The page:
First, one of the most remarkable features of contemporary digital mass surveillance by the state is precisely how lawless it is. As I argued in “Mass Search and Mass Seizure,” the Fourth Amendment “currently provides no protection against the vast majority of existing and possible forms of digital mass surveillance.” Looking beyond the Constitution, Barry Friedman and Maria Ponomarenko have observed that “[p]olicing agencies typically operate under age-old blanket authorizations to enforce the criminal law.” The enabling statute for the F.B.I., for example, consists more or less of an authorization for the Attorney General to appoint officers “to detect . . . crimes against the United States.” There are, of course, federal, state, and local statutes that govern various aspects of policing, such as the use of wiretaps or drones, but such scattered statutes often reflect makeshift responses to passing public concerns. They leave vast domains of policing, and police surveillance, subject to few specific legal constraints.

It is true that in an abstract sense, policing agencies, simply because they exist by virtue of enabling statutes, are constructed by law. Any law that does not prohibit a behavior can be understood as in some sense permitting, and thus enabling, that behavior—as critical scholars of international humanitarian law have often emphasized. But if the extent of LPE’s contribution to discussions of digital mass surveillance simply consisted of the observation that all police practices are fundamentally “constructed” by policing agencies’ vague enabling statutes, the significance of the contribution would be questionable.

Second, then, a more productive LPE analysis of the police use of digital mass surveillance could focus instead on the many laws that indirectly shape how the police use their enormous discretion. Why do some policing agencies engage in certain forms of mass surveillance, while others do not? How do they choose which communities to surveil, and which to pass over?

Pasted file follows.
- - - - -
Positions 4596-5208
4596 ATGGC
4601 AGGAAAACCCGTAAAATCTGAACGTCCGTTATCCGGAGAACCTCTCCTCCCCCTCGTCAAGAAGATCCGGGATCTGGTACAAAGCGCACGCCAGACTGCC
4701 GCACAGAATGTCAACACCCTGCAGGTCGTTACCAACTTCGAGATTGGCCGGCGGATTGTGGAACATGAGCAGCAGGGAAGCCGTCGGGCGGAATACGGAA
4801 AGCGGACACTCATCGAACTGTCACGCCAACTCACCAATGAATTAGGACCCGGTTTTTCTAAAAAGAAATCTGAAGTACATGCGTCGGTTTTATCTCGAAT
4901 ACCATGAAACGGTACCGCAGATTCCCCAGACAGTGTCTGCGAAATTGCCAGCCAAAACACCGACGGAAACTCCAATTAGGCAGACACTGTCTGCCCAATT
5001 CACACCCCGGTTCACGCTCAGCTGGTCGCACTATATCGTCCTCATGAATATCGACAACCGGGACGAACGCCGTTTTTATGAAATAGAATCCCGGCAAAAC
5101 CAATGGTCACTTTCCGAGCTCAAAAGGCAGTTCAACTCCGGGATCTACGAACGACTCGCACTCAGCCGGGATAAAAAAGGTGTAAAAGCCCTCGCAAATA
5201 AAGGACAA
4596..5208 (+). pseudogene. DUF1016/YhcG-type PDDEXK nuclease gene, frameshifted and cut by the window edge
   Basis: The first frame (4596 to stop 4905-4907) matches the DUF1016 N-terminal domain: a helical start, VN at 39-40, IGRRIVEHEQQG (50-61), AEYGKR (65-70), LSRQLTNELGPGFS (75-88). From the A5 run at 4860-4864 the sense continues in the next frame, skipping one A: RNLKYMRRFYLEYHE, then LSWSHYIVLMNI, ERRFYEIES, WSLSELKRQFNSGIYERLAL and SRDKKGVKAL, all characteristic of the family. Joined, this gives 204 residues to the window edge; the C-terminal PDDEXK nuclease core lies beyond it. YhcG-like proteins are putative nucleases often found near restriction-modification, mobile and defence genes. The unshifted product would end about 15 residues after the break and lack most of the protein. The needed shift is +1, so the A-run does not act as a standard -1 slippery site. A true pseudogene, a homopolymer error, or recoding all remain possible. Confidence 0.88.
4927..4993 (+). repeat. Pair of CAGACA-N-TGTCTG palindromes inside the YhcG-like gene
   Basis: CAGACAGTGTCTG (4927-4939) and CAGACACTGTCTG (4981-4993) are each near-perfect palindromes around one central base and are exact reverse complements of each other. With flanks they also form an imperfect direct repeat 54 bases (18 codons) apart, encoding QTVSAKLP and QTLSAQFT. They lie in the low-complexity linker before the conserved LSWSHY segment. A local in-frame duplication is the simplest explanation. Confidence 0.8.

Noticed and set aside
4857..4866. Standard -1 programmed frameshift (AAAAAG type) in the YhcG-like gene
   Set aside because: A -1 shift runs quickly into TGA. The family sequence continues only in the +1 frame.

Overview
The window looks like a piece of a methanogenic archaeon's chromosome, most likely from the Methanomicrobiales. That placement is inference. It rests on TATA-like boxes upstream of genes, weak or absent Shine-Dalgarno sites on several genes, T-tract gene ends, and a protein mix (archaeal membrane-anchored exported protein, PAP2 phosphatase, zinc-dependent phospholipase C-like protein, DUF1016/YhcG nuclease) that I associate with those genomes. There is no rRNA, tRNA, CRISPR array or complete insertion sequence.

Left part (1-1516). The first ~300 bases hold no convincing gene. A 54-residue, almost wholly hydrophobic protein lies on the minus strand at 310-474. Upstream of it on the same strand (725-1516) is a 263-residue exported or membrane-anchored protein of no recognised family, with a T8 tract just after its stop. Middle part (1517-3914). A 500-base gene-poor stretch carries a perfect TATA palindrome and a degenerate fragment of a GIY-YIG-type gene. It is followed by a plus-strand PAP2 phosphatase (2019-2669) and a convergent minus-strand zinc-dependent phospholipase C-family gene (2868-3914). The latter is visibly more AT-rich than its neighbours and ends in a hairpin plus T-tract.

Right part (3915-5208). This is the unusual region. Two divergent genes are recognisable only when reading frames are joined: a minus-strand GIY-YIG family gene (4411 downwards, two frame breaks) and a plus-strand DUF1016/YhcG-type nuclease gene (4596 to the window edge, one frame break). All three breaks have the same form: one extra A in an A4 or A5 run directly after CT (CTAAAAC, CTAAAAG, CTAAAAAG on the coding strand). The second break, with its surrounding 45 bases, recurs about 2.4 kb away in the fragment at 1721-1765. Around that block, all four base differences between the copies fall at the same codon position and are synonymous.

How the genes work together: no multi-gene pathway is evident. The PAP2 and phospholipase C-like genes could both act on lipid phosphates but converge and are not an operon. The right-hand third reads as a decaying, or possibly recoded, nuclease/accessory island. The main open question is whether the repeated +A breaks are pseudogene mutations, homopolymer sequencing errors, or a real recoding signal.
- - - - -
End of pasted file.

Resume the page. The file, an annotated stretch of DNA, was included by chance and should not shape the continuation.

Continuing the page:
An LPE analysis might begin by focusing on laws that determine the jurisdictions, political incentives, and resources of policing agencies. Although such an analysis lies far beyond the scope of this blog post, it would likely reveal that marginalized communities are more likely to be subjected to discriminatory digital surveillance as an indirect result of the same legally structured inequalities that are discussed throughout the LPE literature. As I have argued elsewhere, despite certain surveillance-facilitating digital devices being more common among the affluent, “the usual subjects of disproportionate government surveillance—such as racial and religious minorities, and those living in poverty—are likely to bear a disproportionate burden of digital surveillance,” for example through exposure to surveillance devices in public housing, biased targeting by predictive policing algorithms and facial recognition software, immigration dragnets, e-carceration, and bodycam-wearing police on the street.

One of the most remarkable features of contemporary digital mass surveillance by the state is precisely how lawless it is.

Other connections between LPE scholarship and digital mass surveillance by the police could be explored. There are many obvious intersections between “surveillance capitalism” and the surveillance carried out by the state. Policing agencies use data produced by commercial sources and pay for equipment and services from private firms such as Axon and Palantir.